Can I add an FX loop?

“Can I add an FX loop?” is another common question. The answer is very similar to that for adding reverb.

The short answer:
Yes, but it’s not trivial, and it’s difficult to get it sounding good.

The long and detailed answer:
The main reason for having an FX loop in an amplifier is to add time-domain effects, such as delay, chorus and/or reverb. However, all of these sound best when placed AFTER compression and distortion. If you look at the typical FX chain in a multi-FX pedal, guitarist’s pedal-board, digital modeller or backline+PA rig, you will almost always find that these are the last effects applied. The reason is that it sounds natural and musical.

If time doman FX are applied to a signal BEFORE distortion and/or compression, the result is messy. The compression ‘interferes’ with the delayed element: echo repeats and reverb tails get increased in volume in relation to the dry guitar signal. So instead of the echoes/reverb being able to tail off naturally (as they do when played through a clean amplifier), the repeats/decay get boosted, and it can sound boomy. It becomes hard to mix in with the dry signal without smearing the dry signal. Typically, to solve this problem, you find yourself reducing the amount of reverb and/or distortion levels to try to stop this mess from ruining the dry signal.

What has this got to do with the WF-55, SE-5a, PP-18, SL-18, PP-36, etc? Well, all of these amplifiers are designed with power valve distortion as a significant part of the amp’s overall distortion tone. So, if you were to place an FX loop within the amplifier’s preamp signal path, you get the problem mentioned above – the power valve distortion and compression messes with the natural sound of the chorus/echo/reverb. This is true of many vintage-style amplifier circuits, too: Tweed Deluxe, Vox AC-30, JTM45, etc.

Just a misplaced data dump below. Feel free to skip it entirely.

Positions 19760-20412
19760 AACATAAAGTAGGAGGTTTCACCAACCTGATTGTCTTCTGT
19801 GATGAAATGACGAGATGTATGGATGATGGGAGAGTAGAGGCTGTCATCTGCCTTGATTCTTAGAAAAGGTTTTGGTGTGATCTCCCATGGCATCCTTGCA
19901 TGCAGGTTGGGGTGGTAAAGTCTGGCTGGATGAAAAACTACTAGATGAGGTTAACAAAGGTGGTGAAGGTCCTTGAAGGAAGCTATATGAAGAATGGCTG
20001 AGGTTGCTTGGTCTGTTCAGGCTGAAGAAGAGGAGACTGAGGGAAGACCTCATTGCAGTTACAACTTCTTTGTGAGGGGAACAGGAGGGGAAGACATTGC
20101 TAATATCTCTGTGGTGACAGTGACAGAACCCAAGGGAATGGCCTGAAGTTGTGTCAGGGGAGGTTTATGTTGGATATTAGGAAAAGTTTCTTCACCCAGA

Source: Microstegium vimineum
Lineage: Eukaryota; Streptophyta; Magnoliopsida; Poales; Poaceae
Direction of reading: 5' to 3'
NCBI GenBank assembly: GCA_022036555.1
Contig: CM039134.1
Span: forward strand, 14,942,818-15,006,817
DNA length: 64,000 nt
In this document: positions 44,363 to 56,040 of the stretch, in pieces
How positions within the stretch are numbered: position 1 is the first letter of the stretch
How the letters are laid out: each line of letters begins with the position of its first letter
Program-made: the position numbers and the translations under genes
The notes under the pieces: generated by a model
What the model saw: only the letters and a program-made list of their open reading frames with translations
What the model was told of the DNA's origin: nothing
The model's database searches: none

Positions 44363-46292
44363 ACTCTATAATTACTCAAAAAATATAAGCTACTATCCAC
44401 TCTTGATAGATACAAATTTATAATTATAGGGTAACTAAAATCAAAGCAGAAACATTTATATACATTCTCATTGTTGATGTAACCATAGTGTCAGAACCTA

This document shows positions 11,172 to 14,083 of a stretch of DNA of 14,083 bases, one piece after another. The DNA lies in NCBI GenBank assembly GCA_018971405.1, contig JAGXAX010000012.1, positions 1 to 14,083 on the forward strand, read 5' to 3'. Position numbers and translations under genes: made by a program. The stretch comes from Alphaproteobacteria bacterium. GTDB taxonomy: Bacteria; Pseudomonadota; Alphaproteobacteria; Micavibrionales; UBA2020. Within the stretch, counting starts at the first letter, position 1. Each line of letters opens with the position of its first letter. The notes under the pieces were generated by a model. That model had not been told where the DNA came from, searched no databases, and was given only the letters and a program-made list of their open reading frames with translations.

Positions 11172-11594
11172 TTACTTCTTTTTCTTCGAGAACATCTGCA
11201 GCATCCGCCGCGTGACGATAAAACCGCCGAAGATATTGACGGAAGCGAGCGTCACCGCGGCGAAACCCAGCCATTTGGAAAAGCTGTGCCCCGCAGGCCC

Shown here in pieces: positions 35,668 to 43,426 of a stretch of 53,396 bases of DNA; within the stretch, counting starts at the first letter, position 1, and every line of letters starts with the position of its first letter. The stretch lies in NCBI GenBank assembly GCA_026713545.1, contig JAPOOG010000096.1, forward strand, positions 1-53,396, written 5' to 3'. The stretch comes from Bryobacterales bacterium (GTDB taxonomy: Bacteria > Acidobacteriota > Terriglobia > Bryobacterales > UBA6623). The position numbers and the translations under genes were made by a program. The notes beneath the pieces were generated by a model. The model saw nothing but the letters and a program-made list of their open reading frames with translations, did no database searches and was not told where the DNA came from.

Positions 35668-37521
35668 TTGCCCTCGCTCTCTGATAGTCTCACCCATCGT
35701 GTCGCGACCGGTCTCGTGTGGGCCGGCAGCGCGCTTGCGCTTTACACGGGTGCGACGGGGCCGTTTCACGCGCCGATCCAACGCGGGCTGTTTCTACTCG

So why not keep the power amp clean?
That’s usually the best approach, but – of course – you lose the power valve’s contribution to your overdrive and distortion tone. In most vintage-style amplifiers you end up with a very clean amplifier tone, because there’s little distortion in the preamp circuit itself. It’s no coincidence that the best sounding vintage reverb amplifiers are like this: the Fender Blackface and Silverface models, such as the Super Reverb and Twin Reverb.

To get good amounts of distortion and a good-sounding FX loop in an amplifier circuit, you need:
1) a preamp circuit that can provide plenty of distortion, running into…
2) the FX loop circuit, running into…
3) a clean power amp.

There are plenty of commercial examples: Soldano SLO, Diezel VH4, most modern Marshalls and many Mesa Boogies. But these all sound and respond differently when compared with an amplifier that uses lots of power valve distortion. It’s also quite a bit more expensive and significantly more complicated to build as a project.

Back to the Amp Maker amplifiers: we’d be adding at least two extra valves:
a) to achieve the same sort of distortion levels in the preamp alone
b) to drive the FX loop
c) to recover FX unit’s output signal back up to a decent level
d) all to mix it back in with the dry signal
e) to drive the output valve(s) which we’d now run totally clean

That’s such a big change that it’s better to start with a clean sheet of paper (IMHO!). Which I will do.